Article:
Dams, Displacement and the Delusion of Development

Dams, Displacement and the Delusion of Development: Cahora Bassa and Its Legacies in Mozambique, 1965 - 2007

Allen F. Isaacman
Barbara S. Isaacman
Copyright Date: 2013
Published by: Ohio University Press
Pages: 324
https://www.jstor.org/stable/j.ctt3fgwvd
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  • Book Info
    Dams, Displacement and the Delusion of Development
    Book Description:

    Cahora Bassa Dam on the Zambezi River, built in the early 1970s during the final years of Portuguese rule, was the last major infrastructure project constructed in Africa during the turbulent era of decolonization. Engineers and hydrologists praised the dam for its technical complexity and the skills required to construct what was then the world's fifth-largest mega-dam. Portuguese colonial officials cited benefits they expected from the dam - from expansion of irrigated farming and European settlement, to improved transportation throughout the Zambezi River Valley, to reduced flooding in this area of unpredictable rainfall. "The project, however, actually resulted in cascading layers of human displacement, violence, and environmental destruction. Its electricity benefited few Mozambicans, even after the former guerrillas of FRELIMO (Frente de Libertação de Moçambique) came to power; instead, it fed industrialization in apartheid South Africa." (Richard Roberts) This in-depth study of the region examines the dominant developmentalist narrative that has surrounded the dam, chronicles the continual violence that has accompanied its existence, and gives voice to previously unheard narratives of forced labor, displacement, and historical and contemporary life in the dam's shadow.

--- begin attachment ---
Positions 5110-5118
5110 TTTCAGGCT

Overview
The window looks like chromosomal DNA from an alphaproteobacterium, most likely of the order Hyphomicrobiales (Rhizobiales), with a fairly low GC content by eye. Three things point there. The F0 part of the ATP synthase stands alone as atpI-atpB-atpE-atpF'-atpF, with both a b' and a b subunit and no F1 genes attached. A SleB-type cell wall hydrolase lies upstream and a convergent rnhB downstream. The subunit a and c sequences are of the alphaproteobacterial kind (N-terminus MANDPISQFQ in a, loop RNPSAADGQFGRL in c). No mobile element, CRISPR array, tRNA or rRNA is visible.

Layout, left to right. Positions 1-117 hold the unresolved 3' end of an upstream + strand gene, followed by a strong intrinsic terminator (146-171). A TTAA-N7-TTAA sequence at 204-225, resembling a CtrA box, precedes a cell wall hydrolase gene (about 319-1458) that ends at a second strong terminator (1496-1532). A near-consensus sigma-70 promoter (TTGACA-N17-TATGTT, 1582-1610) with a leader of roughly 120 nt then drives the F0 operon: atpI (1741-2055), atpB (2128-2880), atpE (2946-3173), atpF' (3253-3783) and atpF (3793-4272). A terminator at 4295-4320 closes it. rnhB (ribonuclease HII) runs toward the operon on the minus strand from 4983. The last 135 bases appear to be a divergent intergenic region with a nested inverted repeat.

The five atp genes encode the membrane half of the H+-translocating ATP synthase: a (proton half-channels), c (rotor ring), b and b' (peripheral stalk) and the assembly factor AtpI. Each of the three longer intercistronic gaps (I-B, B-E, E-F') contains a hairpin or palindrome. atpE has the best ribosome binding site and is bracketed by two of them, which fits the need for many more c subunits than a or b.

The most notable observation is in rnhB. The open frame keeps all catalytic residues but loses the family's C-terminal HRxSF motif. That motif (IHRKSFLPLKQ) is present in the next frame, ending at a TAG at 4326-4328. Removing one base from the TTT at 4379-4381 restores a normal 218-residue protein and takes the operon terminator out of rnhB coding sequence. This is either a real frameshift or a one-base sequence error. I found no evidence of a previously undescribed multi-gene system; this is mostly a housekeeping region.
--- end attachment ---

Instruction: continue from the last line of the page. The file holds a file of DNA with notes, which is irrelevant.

eISBN: 978-0-8214-4450-4
    Subjects: History, Political Science

Table of Contents

  1. Front Matter
    (pp. i-vi)
  2. Table of Contents
    (pp. vii-viii)
  3. List of Illustrations
    (pp. ix-x)
  4. Acknowledgments
    (pp. xi-xii)
  5. Abbreviations
    (pp. xiii-xiv)
  6. Cahora Bassa Timeline
    (pp. xv-xvi)
  7. 1 Introduction Cahora Bassa in Broader Perspective
    (pp. 1-28)

    Dams have histories that are located in specific fields of power. Unlike the dams themselves, however, these histories are never fixed; whether celebrated or contested, they are always subject to reinvention by state and interstate actors, corporate interests, development experts, rural dwellers, and academics. Too often, though, the viewpoints of people displaced to make room for a dam are lost or silenced by the efforts of the powerful to construct its meaning in narrow terms of developmental or technical success. Yet, the voices of the displaced endure, carried by memories as powerful as the river itself. Such is the case...